[UPDATED:] 2010 Sundance Film Festival Wraps (and Raps)

*UPDATE: In a Jan. 31 report about 10 Sundance 2010 films having been sold for distribution, the Hollywood Reporter listed Douchebag with titles expected to sell in coming weeks. UTA Independent Film Group, which brokered this year's first Sundance sale, the thriller Buried to Lionsgate, represents Douchebag and “a small distributor” is interested, according to the trade pub.

The curtain came down today on the 2010 Sundance Film Festival, 10 days of extreme frigidness that found Drake Doremus' second film Douchebag frozen out of a distribution deal (as of this writing*), the top dramatic prize (which went to Winter's Bone, Debra Granik's bleak drama about a girl from the
Ozarks trying to find her meth-dealing dad) and the audience prize (for HappyThankYouMorePlease, about a half dozen New Yorkers trying to stall adulthood, from Josh Radnor).

Still, there was much for the Orange County-bred filmmaker to celebrate.

Sundance programmers were so behind Douchebag–which is about two estranged brothers taking a road trip on the eve of the titular older sibling's wedding–that new festival director John Cooper took it upon himself to write the no-budget dramedy's blurb in the official festival program. Before a frame of the film that took 20 days to shoot (over a 1 1/2-year period) had been shown, Cooper also told Variety that he considered Douchebag the dark horse in the U.S. Dramatic Competition, which included only 16 of the 117 features chosen to play at Sundance (out of 3,724 submissions). The film also received favorable reviews and other coverage as the
festival wore on, with many who track the business side of the proceedings
listing Douchebag among the few titles getting serious looks
from distributors.

It got a serious plug on the bus ride over to its 9 p.m. Jan. 22 world premiere. Robert Redford and his eco-fighters seem to have this thing
against global warming. As a result, vehicles are barred from Main Street, most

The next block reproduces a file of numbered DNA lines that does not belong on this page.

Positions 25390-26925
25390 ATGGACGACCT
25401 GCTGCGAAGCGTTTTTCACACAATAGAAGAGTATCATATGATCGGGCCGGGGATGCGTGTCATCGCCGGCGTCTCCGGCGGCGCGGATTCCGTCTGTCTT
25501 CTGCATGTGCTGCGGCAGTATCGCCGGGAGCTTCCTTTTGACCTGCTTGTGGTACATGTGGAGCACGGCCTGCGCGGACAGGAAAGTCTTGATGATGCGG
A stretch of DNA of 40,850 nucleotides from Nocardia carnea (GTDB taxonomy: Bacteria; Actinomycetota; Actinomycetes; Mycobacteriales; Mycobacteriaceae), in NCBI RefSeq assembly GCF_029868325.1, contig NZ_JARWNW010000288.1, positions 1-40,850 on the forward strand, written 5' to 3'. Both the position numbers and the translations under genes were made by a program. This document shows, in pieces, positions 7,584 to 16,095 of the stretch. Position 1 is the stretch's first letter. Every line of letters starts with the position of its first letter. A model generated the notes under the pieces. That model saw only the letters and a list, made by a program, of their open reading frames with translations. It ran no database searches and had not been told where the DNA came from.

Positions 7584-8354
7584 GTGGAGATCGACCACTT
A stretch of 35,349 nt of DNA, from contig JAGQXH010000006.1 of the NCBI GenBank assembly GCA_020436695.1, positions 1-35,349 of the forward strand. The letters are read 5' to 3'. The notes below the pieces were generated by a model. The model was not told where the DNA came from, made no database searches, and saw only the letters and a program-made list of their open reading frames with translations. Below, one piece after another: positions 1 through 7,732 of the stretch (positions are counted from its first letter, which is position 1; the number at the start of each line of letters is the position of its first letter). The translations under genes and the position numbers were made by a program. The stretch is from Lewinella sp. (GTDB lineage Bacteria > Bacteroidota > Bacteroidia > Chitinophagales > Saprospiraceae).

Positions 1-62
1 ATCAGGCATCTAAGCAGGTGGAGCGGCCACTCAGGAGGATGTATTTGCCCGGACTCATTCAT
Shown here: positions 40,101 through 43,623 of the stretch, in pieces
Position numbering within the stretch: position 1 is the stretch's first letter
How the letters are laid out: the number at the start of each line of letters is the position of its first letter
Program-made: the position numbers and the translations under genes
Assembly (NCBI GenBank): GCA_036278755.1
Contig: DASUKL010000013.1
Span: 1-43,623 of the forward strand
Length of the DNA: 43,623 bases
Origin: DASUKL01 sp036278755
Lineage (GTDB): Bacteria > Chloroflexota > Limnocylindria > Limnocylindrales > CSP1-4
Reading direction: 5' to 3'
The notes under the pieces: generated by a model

festival parking lots charge $20 a car and aren't even next to the theaters and
everyone is encouraged to walk or ride free shuttles to the venues. The theater loop bus was packed heading to the Park City Racquet Club, where Douchebag was screening.

Near the back of the bus, two teen
girls laughed at an older man with his back to them. He was randomly yelling,
“DOUCHEBAG! DOUCHEBAG! Yay!” Exiting the bus, he turned to
look back at his companion–and he was the spitting image of Doremus', only the
older gent had white whiskers.

“Excuse me, sir, are you Drake's dad?”

His face lit up as he answered in the affirmative. Then, Rick Doremus of Newport Beach headed to the Port-a-Potty.

Moment later, in the line waiting for the Racquet Club doors to open,
a blonde who had been on the bus and had informed she is from Hollywood asked
while texting, “How do you spell douchebag”?

The Racquet Club audience ate the film up, evidenced by their applause and comments and questions to Doremus. Here he is in action after that first public screening . . .

Your intrepid, budget-conscious reporter's room in Utah was 11 miles outside Park City, and driving to my warm, rented bed in my little rental car after Douchebag's debut screening, the Mother of All Blizzards hit, with the road getting icier, the sky getting darker and the Ping-Pong-sized snowballs getting bigger, thicker and more voluminous the more I trudged on. It was the scariest drive of my life. Someone later said this was the worst weather to hit Park City in 10 years.